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In the blog of Vivanco, we understand wine as a way of life, from an innovative and energetic perspective, offering you a unique experience around the Culture of Wine.

The corkscrew, that indispensable utensil in the history of wine

corkscrew collection

Nowadays we are all familiar with corkscrews. In fact, although it is not one of the objects that people consider essential in their daily lives, it could be said that every home has at least one of them. But everything has an origin and, as far as we are concerned here, we have to go back a few centuries to find the origin of the first corkscrews.

The use of cork in wine bottles

The corkscrew arose as a necessity before the introduction of cork as a closure method for wine bottlessomething that happened back in the 18th century. Before this, the bottles or vessels containing the wine were closed with wooden blocks and cloth which, as can be understood, was a more complicated and less efficient system than the cork.

The corks were already known before that time, but legend has it that the monk, who was also the creator of the famous Champagne wine, developed this closure for wine bottles. Dom Pierre Perignonwho is also the creator of the famous Champagne wine, the application of this closure for wine bottles. It is said that it was during a pilgrimage to Santiago de Compostela that the Benedictine monk saw that pilgrims used corks to close their water bottles and that this was a very convenient material to close wine bottles securely.

But of course, this new closure system would also require a convenient and quick way of opening the corks, and so the proposals for removing the corks from the bottles began to emerge.

The first corkscrew in history

Although this theory attributes the application of the cork to wine bottles to Dom Perignon, The first references to a corkscrew do not come from France, but from England. Although this theory attributes the use of corks to Dom Perignon, the concept of the corkscrew is a little broader. Treatise on ciderThe first references to a corkscrew, written by James Worligge in 1676, already refer to a tool for removing corks from bottles, which was similar to the one used to remove bullets from rifles.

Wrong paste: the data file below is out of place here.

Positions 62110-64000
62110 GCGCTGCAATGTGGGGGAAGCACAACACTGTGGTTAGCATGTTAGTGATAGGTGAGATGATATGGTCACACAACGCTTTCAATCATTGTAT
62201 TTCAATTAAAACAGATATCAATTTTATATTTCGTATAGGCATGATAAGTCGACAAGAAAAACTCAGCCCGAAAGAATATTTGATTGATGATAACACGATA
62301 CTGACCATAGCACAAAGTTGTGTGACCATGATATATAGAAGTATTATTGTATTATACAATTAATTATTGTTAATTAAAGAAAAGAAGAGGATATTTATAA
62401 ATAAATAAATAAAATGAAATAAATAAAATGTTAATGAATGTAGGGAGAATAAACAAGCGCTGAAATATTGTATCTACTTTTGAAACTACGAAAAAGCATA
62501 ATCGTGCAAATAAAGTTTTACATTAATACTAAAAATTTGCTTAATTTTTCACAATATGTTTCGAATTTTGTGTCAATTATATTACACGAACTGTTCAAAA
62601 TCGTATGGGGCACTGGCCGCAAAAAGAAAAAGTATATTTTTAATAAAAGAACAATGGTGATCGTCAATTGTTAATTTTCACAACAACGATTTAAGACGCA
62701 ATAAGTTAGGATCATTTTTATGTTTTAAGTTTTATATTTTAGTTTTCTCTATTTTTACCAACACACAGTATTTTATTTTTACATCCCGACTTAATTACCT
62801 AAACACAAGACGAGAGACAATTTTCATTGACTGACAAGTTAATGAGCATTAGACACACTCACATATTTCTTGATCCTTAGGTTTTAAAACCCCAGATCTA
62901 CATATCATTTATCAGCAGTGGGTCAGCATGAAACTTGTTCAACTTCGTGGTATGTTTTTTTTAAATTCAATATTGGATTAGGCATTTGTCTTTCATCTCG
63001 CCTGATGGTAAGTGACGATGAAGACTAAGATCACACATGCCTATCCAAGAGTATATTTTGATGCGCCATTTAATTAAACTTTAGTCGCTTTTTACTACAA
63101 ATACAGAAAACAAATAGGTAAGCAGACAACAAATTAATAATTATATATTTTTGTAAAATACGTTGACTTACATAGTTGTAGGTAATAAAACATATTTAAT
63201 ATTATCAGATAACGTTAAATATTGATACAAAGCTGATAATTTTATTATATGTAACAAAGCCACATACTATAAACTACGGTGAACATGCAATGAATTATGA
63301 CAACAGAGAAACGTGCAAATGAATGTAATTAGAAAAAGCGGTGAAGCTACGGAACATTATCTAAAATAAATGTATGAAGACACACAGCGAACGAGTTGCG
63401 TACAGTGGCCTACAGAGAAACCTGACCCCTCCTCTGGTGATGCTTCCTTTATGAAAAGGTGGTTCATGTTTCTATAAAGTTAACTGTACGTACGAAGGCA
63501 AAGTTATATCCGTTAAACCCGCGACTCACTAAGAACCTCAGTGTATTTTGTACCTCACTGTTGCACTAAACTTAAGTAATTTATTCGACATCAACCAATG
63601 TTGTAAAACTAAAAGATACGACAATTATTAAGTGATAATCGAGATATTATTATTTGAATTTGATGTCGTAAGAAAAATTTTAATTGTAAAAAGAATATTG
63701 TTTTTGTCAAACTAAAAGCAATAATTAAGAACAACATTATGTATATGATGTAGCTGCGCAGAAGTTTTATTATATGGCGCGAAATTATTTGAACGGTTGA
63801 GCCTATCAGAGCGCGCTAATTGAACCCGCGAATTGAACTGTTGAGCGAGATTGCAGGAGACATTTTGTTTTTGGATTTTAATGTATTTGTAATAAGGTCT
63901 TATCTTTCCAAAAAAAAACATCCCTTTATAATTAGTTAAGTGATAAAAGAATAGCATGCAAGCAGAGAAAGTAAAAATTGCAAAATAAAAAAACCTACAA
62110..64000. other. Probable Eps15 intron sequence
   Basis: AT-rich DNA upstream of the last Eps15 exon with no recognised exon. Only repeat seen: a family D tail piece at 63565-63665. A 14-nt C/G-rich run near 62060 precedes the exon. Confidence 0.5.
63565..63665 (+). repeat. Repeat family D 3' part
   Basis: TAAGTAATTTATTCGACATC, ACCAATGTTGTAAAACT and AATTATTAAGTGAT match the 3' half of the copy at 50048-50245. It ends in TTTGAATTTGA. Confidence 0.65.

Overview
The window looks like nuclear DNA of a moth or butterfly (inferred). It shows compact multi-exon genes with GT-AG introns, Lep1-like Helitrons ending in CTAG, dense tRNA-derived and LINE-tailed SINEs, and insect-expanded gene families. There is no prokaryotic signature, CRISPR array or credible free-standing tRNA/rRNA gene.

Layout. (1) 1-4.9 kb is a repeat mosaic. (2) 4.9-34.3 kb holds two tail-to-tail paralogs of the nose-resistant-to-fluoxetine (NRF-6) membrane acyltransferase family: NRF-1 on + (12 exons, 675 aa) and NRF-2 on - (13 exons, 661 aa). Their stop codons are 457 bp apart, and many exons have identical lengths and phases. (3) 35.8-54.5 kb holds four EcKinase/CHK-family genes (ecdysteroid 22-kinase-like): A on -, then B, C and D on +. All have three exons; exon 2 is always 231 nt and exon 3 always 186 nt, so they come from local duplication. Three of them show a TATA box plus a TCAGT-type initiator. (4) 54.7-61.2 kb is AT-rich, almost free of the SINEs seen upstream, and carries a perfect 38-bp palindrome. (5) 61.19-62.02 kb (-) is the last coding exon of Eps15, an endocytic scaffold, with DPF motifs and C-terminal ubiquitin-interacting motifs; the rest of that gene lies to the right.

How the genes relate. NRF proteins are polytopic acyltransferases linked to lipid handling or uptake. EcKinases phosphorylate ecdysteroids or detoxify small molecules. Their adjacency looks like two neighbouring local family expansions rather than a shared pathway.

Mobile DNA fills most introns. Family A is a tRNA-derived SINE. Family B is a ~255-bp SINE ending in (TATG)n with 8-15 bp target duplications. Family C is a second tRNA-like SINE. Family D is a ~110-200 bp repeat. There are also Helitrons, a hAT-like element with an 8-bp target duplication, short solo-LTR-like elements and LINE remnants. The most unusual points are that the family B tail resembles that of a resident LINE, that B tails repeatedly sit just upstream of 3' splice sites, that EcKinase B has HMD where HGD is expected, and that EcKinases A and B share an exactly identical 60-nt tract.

Over the following decades, this object for uncorking bottles was perfected, but it was not until the end of the 18th century that we find the first patent for a corkscrew, registered by Samuel Henshall in 1795. This is the one that gives the utensil its characteristic traditional "T" shape, as it adds a wooden handle perpendicular to the metal thread with which the cork is extracted.

From this point on, hundreds of corkscrew models appeared on the market, some with only slight modifications and others with slightly more profound advances.

To name but a few of the most prominent corkscrew models still in use today:

corkscrew open wine

  • The corkscrew of a time

Patented by the German Kark Wienke, it incorporates the lever system to facilitate the extraction of the cork. It is considered to be the most widely used corkscrew nowadays and is also known as the waiter's corkscrew, as it is the one preferred by these professionals and the most used in the hotel and catering sector. Very similar to this and also widely used is the two-stroke corkscrew.

  • The winged corkscrew

The architect of this model, which is common in many homes due to its ease of extraction, was Dominick Rosati, who patented it in 1930, although there is also a very popular Spanish version, created by the industrialist David Olañeta in 1932, which is known as the owl corkscrew.

  • The foil corkscrew

As its name suggests, it uses sheets that are inserted between the cork and the neck of the bottle. As they do not perforate the cork, they are the most recommended for old wines, as they prevent the cork from breaking and affecting the liquid.


Such is the importance that this utensil has had in the history of wine, that at the Museum Vivanco of Wine Culture we wanted to give it a leading role. And so, in room 5 of our Museum (named Open, serve and drink) we have an exhibition of around 3,000 corkscrews. Many of them with stories as interesting as those presented by Santi Vivanco in this video:

In any case, it must be said that, despite the fact that the most commonly used corkscrews today are already quite old, there is still a lot of research and innovation in these utensils. In addition to the many proposals in terms of aesthetics or materials, there is no shortage of new ideas and models of corkscrews, with the aim of facilitating the extraction of this closure and, at the same time, ensuring the quality of the bottled liquid.

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You will receive our monthly newsletter, in which we will inform you about exclusive offers, wine tips and news about Wine Culture.